he annual barney over the statistics on violence against school staff has come round again. Are schools under-reporting? Are schools over-reporting? Are schools mis-reporting? Are education authorities in the dark over school reporting? Are the figures going up because there is now a "reporting culture" or are they going up because pupil behaviour is going from bad to worse?
While Fiona Hyslop of the SNP has a point when she draws attention to the series of ministerial "initiatives" that has greeted each year's rising figures (page five), the answer to all these questions is that we just do not know. There will, of course, always be some political knockabout on the contribution Government policies make to the statistics - so long as they are rising. But it does nobody any favours to have the Executive minimising the "one incident per school every two and a half years" and the Tories spinning that a teacher is "assaulted" every 12 minutes.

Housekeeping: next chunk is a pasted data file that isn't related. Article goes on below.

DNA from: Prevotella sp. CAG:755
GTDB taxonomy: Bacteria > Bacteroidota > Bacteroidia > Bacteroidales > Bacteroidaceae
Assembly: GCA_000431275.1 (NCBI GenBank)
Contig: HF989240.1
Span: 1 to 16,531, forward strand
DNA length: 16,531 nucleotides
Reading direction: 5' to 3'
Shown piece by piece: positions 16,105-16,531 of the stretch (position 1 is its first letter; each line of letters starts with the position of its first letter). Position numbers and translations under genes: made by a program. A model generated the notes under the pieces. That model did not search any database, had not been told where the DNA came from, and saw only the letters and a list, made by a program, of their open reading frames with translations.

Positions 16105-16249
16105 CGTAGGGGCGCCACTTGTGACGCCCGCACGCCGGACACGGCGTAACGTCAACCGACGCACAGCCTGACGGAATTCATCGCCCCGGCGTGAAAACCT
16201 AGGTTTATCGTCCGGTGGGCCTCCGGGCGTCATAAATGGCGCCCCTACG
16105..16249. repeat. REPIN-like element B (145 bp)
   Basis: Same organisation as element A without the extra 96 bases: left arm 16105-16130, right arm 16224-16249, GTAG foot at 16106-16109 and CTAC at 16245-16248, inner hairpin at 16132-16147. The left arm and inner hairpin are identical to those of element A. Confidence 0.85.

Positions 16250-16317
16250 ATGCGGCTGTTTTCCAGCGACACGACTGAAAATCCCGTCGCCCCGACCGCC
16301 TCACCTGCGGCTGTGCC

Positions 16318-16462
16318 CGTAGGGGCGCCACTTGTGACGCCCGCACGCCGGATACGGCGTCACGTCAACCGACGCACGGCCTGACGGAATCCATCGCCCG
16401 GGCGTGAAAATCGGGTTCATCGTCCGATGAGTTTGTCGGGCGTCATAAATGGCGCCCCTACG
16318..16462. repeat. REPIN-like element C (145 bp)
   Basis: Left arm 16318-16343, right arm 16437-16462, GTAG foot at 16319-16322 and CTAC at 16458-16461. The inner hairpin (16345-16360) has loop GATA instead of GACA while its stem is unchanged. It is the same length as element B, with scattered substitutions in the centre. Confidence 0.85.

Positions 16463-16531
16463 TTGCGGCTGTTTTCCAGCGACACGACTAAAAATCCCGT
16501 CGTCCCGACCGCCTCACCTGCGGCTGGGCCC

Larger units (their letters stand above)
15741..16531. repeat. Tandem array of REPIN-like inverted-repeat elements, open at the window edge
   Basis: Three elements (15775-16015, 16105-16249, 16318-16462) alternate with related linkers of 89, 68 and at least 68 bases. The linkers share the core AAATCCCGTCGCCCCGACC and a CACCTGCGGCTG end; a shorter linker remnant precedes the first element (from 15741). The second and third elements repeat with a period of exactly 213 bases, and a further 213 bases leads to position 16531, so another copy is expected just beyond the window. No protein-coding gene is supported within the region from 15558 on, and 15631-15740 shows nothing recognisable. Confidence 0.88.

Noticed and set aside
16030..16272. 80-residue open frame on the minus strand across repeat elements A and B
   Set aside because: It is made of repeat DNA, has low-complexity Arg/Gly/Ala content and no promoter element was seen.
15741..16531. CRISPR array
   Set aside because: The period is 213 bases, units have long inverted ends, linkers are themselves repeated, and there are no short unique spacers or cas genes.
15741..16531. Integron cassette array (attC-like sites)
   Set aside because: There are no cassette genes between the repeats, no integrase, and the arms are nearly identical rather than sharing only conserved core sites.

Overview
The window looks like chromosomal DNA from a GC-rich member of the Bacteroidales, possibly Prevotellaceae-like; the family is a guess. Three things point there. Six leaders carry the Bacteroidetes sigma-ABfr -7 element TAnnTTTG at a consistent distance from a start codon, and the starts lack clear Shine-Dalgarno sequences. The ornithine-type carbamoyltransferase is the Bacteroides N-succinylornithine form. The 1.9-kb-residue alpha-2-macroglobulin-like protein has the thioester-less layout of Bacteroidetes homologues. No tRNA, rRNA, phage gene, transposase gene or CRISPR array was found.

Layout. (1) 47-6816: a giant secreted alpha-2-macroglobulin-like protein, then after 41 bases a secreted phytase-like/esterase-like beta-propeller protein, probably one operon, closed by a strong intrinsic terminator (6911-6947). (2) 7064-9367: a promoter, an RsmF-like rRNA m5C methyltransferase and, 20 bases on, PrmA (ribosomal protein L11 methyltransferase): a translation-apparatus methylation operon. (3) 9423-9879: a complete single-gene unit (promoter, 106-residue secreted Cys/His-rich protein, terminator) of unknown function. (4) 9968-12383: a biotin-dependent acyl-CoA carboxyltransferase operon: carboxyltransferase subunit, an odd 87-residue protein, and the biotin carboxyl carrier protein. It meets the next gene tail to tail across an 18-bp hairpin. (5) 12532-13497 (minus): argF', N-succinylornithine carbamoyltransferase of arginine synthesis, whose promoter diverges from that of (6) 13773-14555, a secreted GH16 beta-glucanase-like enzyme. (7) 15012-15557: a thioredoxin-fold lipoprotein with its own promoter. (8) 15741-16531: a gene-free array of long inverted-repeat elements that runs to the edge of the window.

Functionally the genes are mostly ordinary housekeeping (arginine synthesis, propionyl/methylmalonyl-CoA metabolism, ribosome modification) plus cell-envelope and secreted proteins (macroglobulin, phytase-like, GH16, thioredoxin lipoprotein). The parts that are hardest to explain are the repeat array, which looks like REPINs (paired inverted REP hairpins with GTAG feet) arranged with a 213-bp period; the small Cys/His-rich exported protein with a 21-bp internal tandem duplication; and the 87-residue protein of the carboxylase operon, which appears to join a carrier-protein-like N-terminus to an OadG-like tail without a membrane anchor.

The use of the word "assault" begs a key question. What is a violent incident? The phrase is intended to cover threatening behaviour as well as actual assault. There is plenty of anecdotal evidence that an invitation to "sod off" may be regarded as violence by one teacher - but not by another.
So the point is that Mr Peacock is right to want to know more, but the outcome must be to bring consistency to the figures through improved guidelines. The emphasis has to shift soon from the accuracy of the reporting to the incidence of the violence.